Despite a 25 per cent devaluation of sterling, UK exports to Asia in the last three years have grown at a slower rate than those from Greece and Spain. In 2011, per capita gross domestic product in Ireland was greater than that in the UK. Meanwhile, the role of the state in the UK economy has grown and taxes have risen.
…More generally, individual risk and effort is not rewarded when the UK government share of GDP has risen from 38 per cent in 1999 to 51 per cent in 2011, the effective top rate of tax is over 50 per cent, and CPI inflation for the last five years has averaged 3.5 per cent.
That is from MP Liam Fox, more at the link. Elsewhere (gated, at The London Times) I have written that the UK is especially vulnerable to The Great Stagnation.
Christina and David Romer have a new paper (pdf), focusing on the interwar era:
This paper uses the interwar period in the United States as a laboratory for investigating the incentive effects of changes in marginal income tax rates. Marginal rates changed frequently and drastically in the 1920s and 1930s, and the changes varied greatly across income groups at the top of the income distribution. We examine the effect of these changes on taxable income using time-series/cross-section analysis of data on income and taxes by small slices of the income distribution. We find that the elasticity of taxable income to changes in the log after-tax share (one minus the marginal rate) is positive but small (approximately 0.2) and precisely estimated (a t-statistic over 6). The estimate is highly robust. We also examine the time-series response of available indicators of investment and entrepreneurial activity to changes in marginal rates. We find suggestive evidence of an impact on business formation, but no evidence of an important impact on other indicators.
For the pointer I thank Ilya Novak. I have not yet read the paper.
It’s being called the “negative salary”: Due to austerity measures in Greece, it’s being reported that up to 64,000 Greeks will go without pay this month, and some will have to pay for having a job. Numbers in austerity reports have usually reflected figures in the millions, since they reflect industry-wide cuts (i.e. a 537-million euro cut to health and pension funds). And plans of cutting minimum wage by up to 32% is all but a given in the country. Today’s “negative salary” deal—which could have government employees returning funds— reveals the real human impact of the austerity measures.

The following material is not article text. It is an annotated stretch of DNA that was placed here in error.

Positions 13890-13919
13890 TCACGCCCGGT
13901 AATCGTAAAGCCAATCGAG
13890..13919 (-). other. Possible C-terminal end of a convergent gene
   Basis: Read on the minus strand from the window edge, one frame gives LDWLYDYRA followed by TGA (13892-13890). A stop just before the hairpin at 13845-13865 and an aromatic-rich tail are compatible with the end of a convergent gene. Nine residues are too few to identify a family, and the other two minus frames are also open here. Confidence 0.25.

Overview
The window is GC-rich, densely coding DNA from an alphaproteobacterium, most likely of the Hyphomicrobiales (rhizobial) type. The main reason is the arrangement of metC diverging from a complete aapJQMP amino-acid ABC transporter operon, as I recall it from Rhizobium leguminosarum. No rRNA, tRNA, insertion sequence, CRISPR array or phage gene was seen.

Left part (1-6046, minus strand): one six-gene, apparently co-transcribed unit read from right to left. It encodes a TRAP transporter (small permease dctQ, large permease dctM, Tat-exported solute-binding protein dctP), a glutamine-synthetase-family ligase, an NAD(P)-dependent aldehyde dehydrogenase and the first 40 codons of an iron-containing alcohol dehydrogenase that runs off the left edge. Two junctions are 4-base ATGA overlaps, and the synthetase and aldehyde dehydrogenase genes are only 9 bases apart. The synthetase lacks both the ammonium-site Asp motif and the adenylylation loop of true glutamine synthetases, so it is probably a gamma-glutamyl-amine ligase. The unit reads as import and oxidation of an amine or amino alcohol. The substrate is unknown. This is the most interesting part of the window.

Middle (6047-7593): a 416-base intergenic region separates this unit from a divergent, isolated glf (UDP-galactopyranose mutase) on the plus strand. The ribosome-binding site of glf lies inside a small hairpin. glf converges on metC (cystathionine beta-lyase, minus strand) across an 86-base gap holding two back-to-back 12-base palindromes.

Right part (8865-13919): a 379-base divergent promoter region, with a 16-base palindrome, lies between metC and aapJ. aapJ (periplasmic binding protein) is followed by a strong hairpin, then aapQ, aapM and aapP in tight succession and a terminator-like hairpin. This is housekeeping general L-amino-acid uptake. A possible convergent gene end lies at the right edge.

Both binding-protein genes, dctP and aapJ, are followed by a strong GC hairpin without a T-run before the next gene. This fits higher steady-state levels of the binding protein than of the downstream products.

Here is more.
4. NYT symposium on the farm bill, including yours truly.
7. Early John Nash on cryptography, written to the NSA.
More than 8.5 million workers are now collecting disability insurance, in other words almost 6% of the labor force is officially disabled. Perhaps not surprisingly, disability applications shot up just as unemployment benefits started to exhaust.
Applications are often denied so disability beneficiaries do not follow applications immediately. Denied applicants, however, often contest and apply again so eventually 50-60% of those who apply will typically enter the disability rolls and start to collect. Far fewer will ever exit the rolls, at least not by way of a job.
Since 1995 the number of disabled workers has doubled and expenditures have increased even faster than disabled workers, tripling since 1995. The increase in workers receiving disability insurance has come at the same time as the US working age population has become healthier. A large fraction of the increase in disability has come from increases in hard-to-verify back pain and mental problems (see Autor and Duggan and more recently Autor).
After the 2001 recession, disability applications also shot up and they never fell back to their old levels. We may be reaching a new, permanently higher, plateau.
Disabled workers do not count as unemployed, they have been bought out of the labor force.
The conservative critique of unemployment insurance used to be that it discouraged people from looking for work. The modern conservative response may be that it encourages people to not become disabled.
Philosopher Michael Huemer on political irrationality and how to combat it: